Filed under: LaptopsSo now that HP's joined Dell in releasing information on which laptops have those defective NVIDIA GPUs, we can sort of piece together which chips are faulty -- and just as had been rumored, it looks like basically every Geforce 8600M and 8400M chip is affected. That's not good news for NVIDIA, which has been saying that only "previous-generation" chips were problematic -- unless the chipmaker is planning on updating the hugely popular 8x00 series sometime, say, now, that's not exactly true, now is it? Other affected chips appear to be in the GeForce Go 7000 and 6000 lines, as well as the Quadro NVS 135M and the Quadro FX 360M, but that's just looking at model numbers, and we can't be exactly sure. We'd say that if you've got a machine with any one of these GPUs, it might be wise to call in and see what your laptop maker is going to do -- and it would be smart for NVIDIA to come right out and say exactly how big and how bad this problem really is.
OK, first, the Volt is larger than the Prius, faster, has better acceleration, and will only cost a couple grand more, easily saved on the back end with infinite MPG on trips shorter than 60 miles, and at 60-80MPG when running on the engine. Electric costs are increasing, but at a fraction of the rate of oil, and electric power is renewable (or at least, the renewable portion is increasing, and can eventually be 100% of energy used).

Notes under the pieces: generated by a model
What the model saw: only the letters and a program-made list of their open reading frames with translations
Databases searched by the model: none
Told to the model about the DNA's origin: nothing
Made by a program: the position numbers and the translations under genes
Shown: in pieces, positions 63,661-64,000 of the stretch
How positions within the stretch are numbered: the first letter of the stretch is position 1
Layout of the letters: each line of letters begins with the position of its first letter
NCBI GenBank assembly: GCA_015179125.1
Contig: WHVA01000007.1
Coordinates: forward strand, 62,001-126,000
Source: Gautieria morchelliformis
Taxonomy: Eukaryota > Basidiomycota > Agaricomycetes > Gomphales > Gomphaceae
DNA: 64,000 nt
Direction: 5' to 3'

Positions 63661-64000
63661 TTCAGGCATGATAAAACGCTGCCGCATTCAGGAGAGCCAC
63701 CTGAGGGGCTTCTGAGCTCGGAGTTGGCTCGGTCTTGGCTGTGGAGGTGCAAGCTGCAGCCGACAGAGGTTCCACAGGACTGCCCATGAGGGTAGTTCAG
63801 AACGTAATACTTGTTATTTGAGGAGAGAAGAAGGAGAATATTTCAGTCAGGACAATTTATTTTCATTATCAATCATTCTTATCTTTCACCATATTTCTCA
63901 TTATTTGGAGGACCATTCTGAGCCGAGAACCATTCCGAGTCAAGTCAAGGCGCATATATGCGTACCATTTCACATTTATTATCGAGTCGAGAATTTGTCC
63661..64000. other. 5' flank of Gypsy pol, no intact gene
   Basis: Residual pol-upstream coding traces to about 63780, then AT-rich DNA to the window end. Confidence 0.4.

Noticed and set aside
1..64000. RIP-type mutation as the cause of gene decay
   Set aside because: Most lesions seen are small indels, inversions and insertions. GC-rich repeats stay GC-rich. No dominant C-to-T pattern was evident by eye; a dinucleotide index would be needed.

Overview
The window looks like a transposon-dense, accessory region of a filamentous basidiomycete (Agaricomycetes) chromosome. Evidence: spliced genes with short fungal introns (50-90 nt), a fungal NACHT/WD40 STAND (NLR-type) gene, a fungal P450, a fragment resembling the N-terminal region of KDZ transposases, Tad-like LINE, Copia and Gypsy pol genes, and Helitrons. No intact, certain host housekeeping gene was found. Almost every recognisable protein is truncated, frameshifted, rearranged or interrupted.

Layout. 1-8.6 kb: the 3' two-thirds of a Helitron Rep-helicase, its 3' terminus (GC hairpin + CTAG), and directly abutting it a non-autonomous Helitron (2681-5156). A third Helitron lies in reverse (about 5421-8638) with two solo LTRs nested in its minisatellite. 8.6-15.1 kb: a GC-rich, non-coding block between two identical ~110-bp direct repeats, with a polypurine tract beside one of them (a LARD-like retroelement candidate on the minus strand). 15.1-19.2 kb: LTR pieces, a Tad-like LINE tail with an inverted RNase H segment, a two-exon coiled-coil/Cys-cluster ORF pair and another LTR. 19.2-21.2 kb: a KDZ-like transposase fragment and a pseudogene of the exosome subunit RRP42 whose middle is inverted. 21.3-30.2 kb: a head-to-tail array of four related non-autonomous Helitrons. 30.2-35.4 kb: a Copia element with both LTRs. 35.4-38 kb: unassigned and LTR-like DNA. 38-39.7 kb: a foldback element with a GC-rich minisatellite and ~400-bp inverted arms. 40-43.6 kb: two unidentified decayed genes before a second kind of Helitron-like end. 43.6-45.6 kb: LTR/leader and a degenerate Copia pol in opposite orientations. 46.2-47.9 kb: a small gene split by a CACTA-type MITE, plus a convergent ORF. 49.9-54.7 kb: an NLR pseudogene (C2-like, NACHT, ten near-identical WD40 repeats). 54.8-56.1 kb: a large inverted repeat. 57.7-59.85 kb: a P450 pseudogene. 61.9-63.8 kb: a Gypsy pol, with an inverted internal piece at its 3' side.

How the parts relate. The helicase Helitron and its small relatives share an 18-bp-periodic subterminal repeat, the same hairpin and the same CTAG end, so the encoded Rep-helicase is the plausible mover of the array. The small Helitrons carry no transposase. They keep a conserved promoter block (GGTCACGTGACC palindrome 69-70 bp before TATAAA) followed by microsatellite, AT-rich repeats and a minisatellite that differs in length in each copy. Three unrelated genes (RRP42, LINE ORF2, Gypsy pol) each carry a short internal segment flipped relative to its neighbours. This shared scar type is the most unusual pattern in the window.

The lack of electric cars on the market? mostly, we've been waiting for slightly better CPUs to run the car on, and improved energy to weight ratios in the batteries. Li-Ion by itself could have done this, if it wasn't for the potential of catistrofic cell collape (aka, battery explodes). Li-Polymer, and Li-Tit batteries just recently developed do not have this problem, and additional safteys with on-battery chip technology further improve saftey.
Also, 2-3 hours is no longer an issue. Li-Tit batteries charge to 80% in 3 minutes, 100% in less than 10. A simple 3 phase 400 amp connection is required (available at almost any auto shop). Don't believe the hype about how much the cable weights for these either, look at the cable on an electric welder; same cable...
Sure, at home, 3-4 hours will be the norm, 8-10 on 110 volt outlets. Of course, saince the car will have a gas backup, and can go 360 miles on 10 gallons of gas AFTER the battery dies, who cares? On a side note, if you popped for the upgrade to rapid charge at home, hooking up a 220 volt 100 AMP cable, you can actually run your HOUSE off of your CAR in the event of a power failure, without needing a generator, for 3-5 hours, or just your fridge and AC for about a day.
People DO want them. Patents, mostly, and a few technical hurdles were standing in the way. I WILL pay 30K for a car that gets the USD converted electrical equivolent of 150MPG average for my driving habits and takes 3 minutes to recharge.
DO RESEARCH BEFORE SPREADING FUD NEXT TIME!
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